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What is “Contemporary” about Contemporary Art?

Have you ever heard someone say “contemporary art history?” This sounds like a paradox – if “contemporary” merely refers to the present moment, how can there be a history of now?

Before we launch in to a theoretical discussion of the contemporary, first, some basic facts: According to Clare McAndrew’s 2012 report on the art market, the number of contemporary works sold globally at auction has tripled over the past decade, to 41,000 in 2011. While total revenue on such works equaled only $87.7 million in 2001, this number skyrocketed to $1.26 billion in 2011. On the academic side of things, more and more students of art history are turning to contemporary art – 80% of undergraduate students styding art history focus on contemporary art, and 22% of art history P.h.D. students write dissertations on contemporary art.

So what is contemporary art? Semantically speaking, contemporary tends to refer to the present time; it was not always, however, the preferred term for discussing art of one’s time. In 1941, MoMA Director Alfred Barr urged more students to study the art of their time, stating “The field of modern art is wide open and crying for scholarly research.” But the 1960s changed all that – people started talking about “postmodernism,” calling into question whether we were still in a phase that could be called modernism. “Contemporary” thus became the preferred term to talk about the present moment. Today, we generally use the term “Modern Art” to refer to art made between the late 19th century and the 1950s, while “Contemporary Art” is often used to refer to art after the 1970s, although it sometimes describes art post 1990s. For disambiguation, some will use “Post-War” to refer to art made from 1945 until about 1970. But these terms are not set in stone, and no doubt many will take issue with the delineations made here.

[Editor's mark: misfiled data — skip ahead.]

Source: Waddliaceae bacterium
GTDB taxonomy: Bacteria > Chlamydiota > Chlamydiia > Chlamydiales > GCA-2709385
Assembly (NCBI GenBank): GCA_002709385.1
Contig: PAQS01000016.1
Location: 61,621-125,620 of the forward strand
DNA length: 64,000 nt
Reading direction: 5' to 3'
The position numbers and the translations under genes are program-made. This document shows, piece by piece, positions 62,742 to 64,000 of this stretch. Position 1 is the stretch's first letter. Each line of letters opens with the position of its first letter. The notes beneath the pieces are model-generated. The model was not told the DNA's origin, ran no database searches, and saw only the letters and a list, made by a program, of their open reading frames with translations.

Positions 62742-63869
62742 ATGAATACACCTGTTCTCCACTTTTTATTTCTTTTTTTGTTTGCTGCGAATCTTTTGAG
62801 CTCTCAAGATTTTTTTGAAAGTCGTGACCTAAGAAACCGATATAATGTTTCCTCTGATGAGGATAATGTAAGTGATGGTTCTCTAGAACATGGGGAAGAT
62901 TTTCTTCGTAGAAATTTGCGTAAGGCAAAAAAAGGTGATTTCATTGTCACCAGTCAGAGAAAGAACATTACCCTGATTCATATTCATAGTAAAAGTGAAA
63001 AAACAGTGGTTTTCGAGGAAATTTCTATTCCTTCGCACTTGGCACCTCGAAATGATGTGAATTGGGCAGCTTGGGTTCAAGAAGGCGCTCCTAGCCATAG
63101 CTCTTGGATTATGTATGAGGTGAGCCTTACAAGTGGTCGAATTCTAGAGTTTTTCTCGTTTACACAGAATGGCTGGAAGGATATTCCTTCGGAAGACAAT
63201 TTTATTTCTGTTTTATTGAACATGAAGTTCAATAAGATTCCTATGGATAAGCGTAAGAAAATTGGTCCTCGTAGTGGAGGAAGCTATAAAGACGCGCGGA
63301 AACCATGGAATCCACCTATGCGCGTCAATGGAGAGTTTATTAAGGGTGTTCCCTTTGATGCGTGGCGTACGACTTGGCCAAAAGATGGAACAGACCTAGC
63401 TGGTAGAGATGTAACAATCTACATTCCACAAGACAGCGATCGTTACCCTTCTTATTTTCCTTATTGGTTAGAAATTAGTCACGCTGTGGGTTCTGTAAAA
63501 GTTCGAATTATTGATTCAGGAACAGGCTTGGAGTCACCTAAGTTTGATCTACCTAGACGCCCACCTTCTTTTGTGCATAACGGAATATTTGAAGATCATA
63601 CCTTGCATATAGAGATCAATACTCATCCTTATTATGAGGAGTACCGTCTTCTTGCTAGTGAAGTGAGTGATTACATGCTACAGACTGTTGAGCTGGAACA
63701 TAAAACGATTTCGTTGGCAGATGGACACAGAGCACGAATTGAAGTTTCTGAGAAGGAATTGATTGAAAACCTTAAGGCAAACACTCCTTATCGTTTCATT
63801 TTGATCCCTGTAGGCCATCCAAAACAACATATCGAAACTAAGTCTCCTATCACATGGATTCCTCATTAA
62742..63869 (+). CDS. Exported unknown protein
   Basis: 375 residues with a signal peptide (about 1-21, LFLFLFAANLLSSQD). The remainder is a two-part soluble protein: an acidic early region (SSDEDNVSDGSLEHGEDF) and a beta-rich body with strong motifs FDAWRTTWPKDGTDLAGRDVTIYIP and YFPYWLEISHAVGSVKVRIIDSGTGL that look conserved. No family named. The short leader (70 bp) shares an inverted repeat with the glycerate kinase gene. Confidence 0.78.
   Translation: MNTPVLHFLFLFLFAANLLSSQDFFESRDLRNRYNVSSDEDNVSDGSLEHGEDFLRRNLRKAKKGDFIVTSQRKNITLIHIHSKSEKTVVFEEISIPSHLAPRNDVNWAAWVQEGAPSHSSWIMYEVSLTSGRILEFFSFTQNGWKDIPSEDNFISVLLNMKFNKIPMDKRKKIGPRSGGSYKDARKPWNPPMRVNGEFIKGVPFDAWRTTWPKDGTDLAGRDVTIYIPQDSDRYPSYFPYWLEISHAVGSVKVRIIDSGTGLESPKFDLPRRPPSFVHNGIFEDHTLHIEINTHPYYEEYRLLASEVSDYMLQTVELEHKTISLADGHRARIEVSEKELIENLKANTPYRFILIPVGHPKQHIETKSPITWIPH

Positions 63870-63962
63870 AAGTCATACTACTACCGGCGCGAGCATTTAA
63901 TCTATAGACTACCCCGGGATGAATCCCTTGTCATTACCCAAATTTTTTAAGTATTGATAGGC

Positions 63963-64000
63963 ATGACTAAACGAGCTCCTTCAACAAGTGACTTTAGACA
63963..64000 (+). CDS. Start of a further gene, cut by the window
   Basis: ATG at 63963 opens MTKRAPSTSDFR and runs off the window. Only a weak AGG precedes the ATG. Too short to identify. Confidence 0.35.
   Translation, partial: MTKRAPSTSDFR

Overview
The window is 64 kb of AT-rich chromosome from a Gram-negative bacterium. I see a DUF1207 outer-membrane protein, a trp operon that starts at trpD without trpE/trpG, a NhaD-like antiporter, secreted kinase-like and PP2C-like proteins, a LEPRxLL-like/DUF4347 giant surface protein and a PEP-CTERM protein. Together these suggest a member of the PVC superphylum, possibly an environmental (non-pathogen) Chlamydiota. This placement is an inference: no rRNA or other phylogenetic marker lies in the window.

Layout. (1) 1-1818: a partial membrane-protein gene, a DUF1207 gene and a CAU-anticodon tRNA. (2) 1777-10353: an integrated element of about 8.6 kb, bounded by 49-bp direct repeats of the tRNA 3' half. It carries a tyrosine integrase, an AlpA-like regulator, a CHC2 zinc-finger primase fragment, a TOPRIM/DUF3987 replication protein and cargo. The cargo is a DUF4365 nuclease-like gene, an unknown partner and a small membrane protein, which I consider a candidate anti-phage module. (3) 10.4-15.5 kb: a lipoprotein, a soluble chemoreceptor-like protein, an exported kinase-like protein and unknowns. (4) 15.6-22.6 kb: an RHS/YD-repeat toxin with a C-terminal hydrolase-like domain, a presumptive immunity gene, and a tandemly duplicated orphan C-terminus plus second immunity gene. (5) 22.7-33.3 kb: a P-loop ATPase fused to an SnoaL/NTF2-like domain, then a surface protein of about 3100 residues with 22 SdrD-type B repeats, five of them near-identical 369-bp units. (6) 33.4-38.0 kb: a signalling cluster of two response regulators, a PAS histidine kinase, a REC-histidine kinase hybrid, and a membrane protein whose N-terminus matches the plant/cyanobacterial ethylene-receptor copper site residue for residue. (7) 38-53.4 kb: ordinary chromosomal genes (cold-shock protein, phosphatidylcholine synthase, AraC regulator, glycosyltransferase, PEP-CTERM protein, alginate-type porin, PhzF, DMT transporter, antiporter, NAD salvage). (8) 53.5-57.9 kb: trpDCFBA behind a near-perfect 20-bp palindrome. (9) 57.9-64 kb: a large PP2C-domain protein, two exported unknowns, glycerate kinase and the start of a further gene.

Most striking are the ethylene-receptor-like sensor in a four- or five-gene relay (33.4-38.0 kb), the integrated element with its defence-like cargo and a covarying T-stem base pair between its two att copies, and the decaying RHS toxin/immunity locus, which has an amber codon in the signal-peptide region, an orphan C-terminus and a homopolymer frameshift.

Scholars and critics love to debate the ways we divvy up time. October magazine, an important academic journal, recently devoted an entire issue to a “Questionnaire on ‘The Contemporary’.” Some respondents discussed this as a “crisis” or used the term “perpetual contemporary.”Julia Bryan-Wilson called professors of contemporary art “futurologists” since they have to predict what art will be deemed important by future historians.

Perhaps the reason it’s so difficult to define “contemporary” is that the concept of being contemporary has changed. “There have been moments in art history when contemporary art has seemed a specific response to a specific moment,” Michelle Kuo writes. Think of Pop art, for example, which infused everyday imagery into art and so palpably evokes the 1960s.

Artists today arguably really do have a different relationship to time. Hiroshi Sugimoto’s photographs of cinemas, for example, use long exposure to capture an entire film in one take, compressing a few hours into an instantaneous, single image. The art historian Katy Siegel has identified one through line of art since 1945 (Since '45: America and the Making of Contemporary Art, Reaktion Books, 2011) to be a sort of equation of the space age and the stone age. Increasing the span ever further, artists now describe their work in terms of both “deep time” (geological time dating back to the Earth’s formation 4.5+ billion years ago) and “post-internet.” If art of the 1960s responded to the here-and-now (or, rather, the there-and-then), many artists today see themselves in relation to the distant past and the distant future. I’m certainly no futurologist, but I anticipate that, with time, these explorations will only get more interesting and continue to expand our notion of “contemporary.”  


Sources:

Julia Bryan-Wilson, "Questionnaire on 'The Contemporary'", October, No. 130, Fall 2009, pp. 4-5.

Michelle Kuo, "Questionnaire on 'The Contemporary'", October, No. 130, Fall 2009, pp. 28-29.

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